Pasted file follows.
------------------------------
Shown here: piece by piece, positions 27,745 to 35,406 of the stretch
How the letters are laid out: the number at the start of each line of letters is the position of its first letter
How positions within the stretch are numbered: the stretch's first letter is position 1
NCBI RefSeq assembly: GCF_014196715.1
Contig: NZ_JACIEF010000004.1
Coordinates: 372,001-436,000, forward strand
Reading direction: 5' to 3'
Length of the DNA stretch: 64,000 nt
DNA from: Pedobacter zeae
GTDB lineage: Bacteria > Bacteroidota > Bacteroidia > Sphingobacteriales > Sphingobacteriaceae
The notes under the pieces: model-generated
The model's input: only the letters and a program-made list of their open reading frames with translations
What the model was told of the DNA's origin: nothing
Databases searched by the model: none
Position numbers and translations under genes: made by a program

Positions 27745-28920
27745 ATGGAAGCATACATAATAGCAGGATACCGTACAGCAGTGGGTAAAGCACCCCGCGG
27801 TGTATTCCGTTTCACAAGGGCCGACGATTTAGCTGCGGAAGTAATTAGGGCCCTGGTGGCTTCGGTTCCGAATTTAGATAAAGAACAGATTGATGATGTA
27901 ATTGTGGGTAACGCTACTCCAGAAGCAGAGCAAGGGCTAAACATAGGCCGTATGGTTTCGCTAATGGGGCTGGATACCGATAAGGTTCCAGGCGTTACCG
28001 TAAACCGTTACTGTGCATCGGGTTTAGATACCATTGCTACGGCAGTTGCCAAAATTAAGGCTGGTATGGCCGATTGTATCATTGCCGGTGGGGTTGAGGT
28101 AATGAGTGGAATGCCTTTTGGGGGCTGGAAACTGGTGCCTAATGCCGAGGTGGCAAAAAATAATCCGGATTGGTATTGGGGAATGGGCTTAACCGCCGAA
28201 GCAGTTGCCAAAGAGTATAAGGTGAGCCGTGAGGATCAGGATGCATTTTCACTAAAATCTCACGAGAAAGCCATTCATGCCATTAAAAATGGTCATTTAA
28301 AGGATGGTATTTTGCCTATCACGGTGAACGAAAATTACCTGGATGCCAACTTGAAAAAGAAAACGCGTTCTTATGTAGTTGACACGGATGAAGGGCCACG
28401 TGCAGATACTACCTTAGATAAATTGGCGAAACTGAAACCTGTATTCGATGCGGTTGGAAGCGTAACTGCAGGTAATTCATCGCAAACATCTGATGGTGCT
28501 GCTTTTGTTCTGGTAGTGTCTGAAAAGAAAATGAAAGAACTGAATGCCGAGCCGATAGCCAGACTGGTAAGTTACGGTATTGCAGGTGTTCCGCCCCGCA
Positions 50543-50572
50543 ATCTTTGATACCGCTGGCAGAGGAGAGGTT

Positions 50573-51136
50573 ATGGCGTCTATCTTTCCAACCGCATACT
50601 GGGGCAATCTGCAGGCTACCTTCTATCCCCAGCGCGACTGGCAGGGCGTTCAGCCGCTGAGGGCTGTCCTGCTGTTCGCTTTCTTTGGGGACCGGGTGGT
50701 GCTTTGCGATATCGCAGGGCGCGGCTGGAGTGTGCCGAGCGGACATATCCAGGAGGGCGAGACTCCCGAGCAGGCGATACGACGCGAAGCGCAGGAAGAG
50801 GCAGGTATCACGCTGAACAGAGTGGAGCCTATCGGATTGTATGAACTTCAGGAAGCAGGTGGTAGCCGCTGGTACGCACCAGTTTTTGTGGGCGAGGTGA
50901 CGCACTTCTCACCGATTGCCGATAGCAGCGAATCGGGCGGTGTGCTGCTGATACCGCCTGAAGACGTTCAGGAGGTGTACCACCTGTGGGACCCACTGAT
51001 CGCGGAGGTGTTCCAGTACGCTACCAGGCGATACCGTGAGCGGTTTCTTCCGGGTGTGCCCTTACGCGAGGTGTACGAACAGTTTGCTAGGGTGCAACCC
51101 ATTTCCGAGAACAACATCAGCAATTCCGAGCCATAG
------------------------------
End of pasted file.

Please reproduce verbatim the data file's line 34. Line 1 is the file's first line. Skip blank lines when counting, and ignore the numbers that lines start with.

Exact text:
51001 CGCGGAGGTGTTCCAGTACGCTACCAGGCGATACCGTGAGCGGTTTCTTCCGGGTGTGCCCTTACGCGAGGTGTACGAACAGTTTGCTAGGGTGCAACCC